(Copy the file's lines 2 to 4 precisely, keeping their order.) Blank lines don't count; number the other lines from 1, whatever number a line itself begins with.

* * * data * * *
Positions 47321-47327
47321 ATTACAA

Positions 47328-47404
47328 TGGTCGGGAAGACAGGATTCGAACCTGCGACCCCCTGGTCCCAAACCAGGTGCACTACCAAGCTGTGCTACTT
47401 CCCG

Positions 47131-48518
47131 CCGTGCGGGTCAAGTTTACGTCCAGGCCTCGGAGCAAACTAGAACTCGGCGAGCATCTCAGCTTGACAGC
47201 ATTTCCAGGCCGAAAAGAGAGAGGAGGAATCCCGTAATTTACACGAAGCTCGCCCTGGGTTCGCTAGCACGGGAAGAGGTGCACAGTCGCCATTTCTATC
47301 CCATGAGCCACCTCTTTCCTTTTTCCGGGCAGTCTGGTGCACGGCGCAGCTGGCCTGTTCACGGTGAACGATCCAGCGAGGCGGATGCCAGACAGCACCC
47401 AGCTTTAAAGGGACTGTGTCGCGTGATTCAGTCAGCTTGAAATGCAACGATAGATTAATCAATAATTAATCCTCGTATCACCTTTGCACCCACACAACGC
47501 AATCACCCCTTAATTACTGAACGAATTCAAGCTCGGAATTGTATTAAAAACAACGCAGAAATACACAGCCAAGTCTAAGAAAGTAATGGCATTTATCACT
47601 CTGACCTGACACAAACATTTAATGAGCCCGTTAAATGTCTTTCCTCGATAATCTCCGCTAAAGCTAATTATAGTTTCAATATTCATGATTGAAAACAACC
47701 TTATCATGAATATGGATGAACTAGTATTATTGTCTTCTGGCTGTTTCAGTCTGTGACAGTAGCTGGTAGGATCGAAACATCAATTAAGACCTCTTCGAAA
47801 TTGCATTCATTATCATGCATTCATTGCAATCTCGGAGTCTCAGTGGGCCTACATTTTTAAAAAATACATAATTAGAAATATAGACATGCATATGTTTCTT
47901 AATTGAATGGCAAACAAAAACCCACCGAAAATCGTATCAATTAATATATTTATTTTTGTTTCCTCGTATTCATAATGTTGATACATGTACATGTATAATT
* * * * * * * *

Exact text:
47321 ATTACAA

Positions 47328-47404
47328 TGGTCGGGAAGACAGGATTCGAACCTGCGACCCCCTGGTCCCAAACCAGGTGCACTACCAAGCTGTGCTACTT